Roughly 800 homeless Vermonters lost their state-funded motel placements on June 1. The government didn’t collect data on where they went, but service providers have made observations of their own in the months since.

The group in question had not met vulnerability criteria – by virtue of disability or old age, for instance – that qualified 2,000 other beneficiaries of the pandemic-era emergency housing program for voucher extensions that, thanks to additional funding that the legislature allocated during the veto session on June 20, will last until next April.

In the lead-up to June 1, advocates, state officials, politicians, and journalists debated what would happen to the evictees.

Some argued that they would mostly land on their feet. After an influx of federal COVID-19 funds opened doors to motels across Vermont to all comers, the state’s homeless tally (which includes everyone sheltered by the emergency housing program) suddenly jumped from 1,110 to 2,591, generating suspicions that more than a handful within that count had chosen voluntarily to forgo rental housing for the no-questions-asked promise of a free room.

According to this rationale, upon the offer’s withdrawal, the motel residents would return to their prior living arrangements. But at the Champlain Valley Office of Economic Opportunity, Community Action Network Director Travis Poulin cast doubt on that premise.

“I have never in my experience, nor have any of my staff reported to me that they are working with someone who was stably housed and chose to become homeless so they could get a motel,” Poulin said. “I have never heard of that happening. I have never seen that happen.”

CVOEO offers case management and coordinated entry services to homeless and at-risk residents of Chittenden, Franklin, and Addison counties, helping them to find housing. It also operates a Community Resource Center, where clients can get meals, clothing, and internet access.

“We definitely were doing a lot of outreach leading up to June 1, trying to connect with people one-on-one. Many of the folks already had housing navigators,” Poulin recalled, “either through CVOEO or through one of the other agencies providing services. Some folks I know did go back to literal unsheltered houselessness. Some folks were able to move into apartments because the [coordinated entry] process had already been started and was just coming to an end around the same time.”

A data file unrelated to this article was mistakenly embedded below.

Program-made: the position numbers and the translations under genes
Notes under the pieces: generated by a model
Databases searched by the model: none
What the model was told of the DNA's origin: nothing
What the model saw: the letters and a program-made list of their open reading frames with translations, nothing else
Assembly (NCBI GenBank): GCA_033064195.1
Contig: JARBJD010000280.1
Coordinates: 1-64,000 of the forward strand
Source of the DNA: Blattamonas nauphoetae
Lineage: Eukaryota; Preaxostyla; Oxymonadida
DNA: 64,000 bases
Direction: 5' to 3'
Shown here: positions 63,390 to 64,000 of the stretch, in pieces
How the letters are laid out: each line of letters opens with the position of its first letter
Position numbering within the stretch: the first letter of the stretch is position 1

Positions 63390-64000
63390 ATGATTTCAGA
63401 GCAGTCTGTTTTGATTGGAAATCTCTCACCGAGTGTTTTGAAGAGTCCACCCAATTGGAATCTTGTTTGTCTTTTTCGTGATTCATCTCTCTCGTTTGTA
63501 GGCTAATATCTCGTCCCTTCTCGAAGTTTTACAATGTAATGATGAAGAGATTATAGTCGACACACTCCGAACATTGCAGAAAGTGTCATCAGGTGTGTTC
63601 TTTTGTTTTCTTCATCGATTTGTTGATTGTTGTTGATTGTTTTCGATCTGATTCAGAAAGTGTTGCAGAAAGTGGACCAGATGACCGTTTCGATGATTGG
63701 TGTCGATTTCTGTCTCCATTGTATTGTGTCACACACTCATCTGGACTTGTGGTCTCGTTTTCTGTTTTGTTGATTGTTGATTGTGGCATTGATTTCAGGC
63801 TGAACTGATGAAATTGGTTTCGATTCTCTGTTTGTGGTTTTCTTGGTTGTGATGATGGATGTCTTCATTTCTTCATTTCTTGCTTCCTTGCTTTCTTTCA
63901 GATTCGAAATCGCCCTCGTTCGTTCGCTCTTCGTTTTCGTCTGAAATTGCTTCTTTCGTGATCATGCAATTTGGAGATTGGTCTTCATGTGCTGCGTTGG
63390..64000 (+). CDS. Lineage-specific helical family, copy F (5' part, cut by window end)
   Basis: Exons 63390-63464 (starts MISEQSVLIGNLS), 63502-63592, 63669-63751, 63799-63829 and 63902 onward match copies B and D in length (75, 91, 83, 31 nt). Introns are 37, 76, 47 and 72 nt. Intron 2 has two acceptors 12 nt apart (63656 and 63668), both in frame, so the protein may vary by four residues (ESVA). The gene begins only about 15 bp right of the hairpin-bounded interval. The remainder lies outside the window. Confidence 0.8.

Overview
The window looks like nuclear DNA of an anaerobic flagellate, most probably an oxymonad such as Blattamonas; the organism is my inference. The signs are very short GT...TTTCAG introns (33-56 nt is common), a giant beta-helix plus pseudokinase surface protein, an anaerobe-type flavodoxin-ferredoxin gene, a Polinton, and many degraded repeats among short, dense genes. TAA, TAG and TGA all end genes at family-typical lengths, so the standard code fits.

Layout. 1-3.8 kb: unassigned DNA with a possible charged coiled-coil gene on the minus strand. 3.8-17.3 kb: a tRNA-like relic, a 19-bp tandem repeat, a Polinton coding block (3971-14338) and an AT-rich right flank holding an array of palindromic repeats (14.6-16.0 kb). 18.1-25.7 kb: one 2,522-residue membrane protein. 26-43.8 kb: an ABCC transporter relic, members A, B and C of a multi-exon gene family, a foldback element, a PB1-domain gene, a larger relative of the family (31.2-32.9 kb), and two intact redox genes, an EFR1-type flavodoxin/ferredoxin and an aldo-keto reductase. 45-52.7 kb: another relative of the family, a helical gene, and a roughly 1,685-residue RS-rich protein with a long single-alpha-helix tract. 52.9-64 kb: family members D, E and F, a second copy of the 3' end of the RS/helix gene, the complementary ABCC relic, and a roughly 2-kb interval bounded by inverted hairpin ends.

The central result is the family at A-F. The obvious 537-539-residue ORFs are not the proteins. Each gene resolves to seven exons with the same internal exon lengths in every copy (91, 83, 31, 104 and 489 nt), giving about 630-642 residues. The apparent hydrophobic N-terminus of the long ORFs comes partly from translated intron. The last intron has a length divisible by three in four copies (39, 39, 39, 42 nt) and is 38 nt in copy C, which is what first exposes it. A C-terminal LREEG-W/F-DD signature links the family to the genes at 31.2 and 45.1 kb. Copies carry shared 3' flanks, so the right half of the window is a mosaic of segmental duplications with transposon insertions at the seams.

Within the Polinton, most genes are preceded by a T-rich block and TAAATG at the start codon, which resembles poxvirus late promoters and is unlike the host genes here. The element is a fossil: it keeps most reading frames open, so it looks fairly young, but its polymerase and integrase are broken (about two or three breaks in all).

“It continues to be a challenge,” he continued. “We’ve got more people experiencing houselessness now than we’ve ever worked with before to this point, and also people requesting financial assistance to prevent the loss of housing. It’s an extremely busy time.”

Poulin also reported “an uptick in the number of new faces at the Community Resource Center” in Burlington.

In White River Junction, Upper Valley Haven Executive Director Michael Redmond shared similar observations.

“We have seen, for us, an increase in the number of people who are camping, in that we purchase tents and other equipment that someone would need – tarps, sleeping bags – and we have given away a ton: over 50, last time I checked, since May,” he recounted.

In addition to running a temporary shelter, Upper Valley Haven provides other services, including a public shower, whose usage it tracks. The numbers have gone up this summer.

“We have seen increases in the number of people coming to our food shelf, which could be a lot of reasons associated with that,” Redmond added. “But we have routine days now where we have over 100 visitors to our food shelf. More typically, a year ago, it was more in the 70s. Last year, in May, the high number was 77, I think, once. And we’ve gone over 100 many times, 108 being the highest.”

At Groundworks Collaborative in Brattleboro, Director of Development & Communications Libby Bennett told a nearly identical story.

“We’re busier every day in our drop-in center here on South Main Street. We’re seeing a lot of new faces, and we’ve been at capacity for shelter beds just about every night. We’ve distributed, I would estimate, about 55 tents, including replacing some tents for people whose tents were a total loss after the heavy rains,” she said.

Bennington County Coalition for the Homeless Executive Director Chloe Viner Collins criticized the state for its reassurances that 800 June evictees would “self-resolve.” Despite her familiarity with the academic literature on homelessness, she said she’d never encountered the term in a case study.

“I will tell you what I think ‘self-resolve’ means,” she said. “I think what it means is when they’re out in the woods, they can’t get captured for [the Homeless Management Information System] or coordinated entry. Basically, you’re only homeless if you’re entered into our system of homelessness and captured as an individual in our database.”

“I don’t think it means that they’ve successfully found housing,” she continued. “I’ve asked a lot for data. That doesn’t exist.”

By Viner Collins’s judgment, conditions in Bennington – which doesn’t have a 24-hour public restroom, a cooling shelter, or a public sharps disposal – have deteriorated visibly since June 1.

“What has happened is exactly what I told everybody would happen. For the first time ever, the main park in town, called People’s Park or Rotary Park, is having to be closed down constantly by the police,” she said. “There’s tons of complaints by everybody that Bennington is disgusting and full of needles and feces.”

Vermont’s next annual point-in-time homelessness count will take place in January, led by the Vermont Coalition to End Homelessness and the Chittenden Homeless Alliance.

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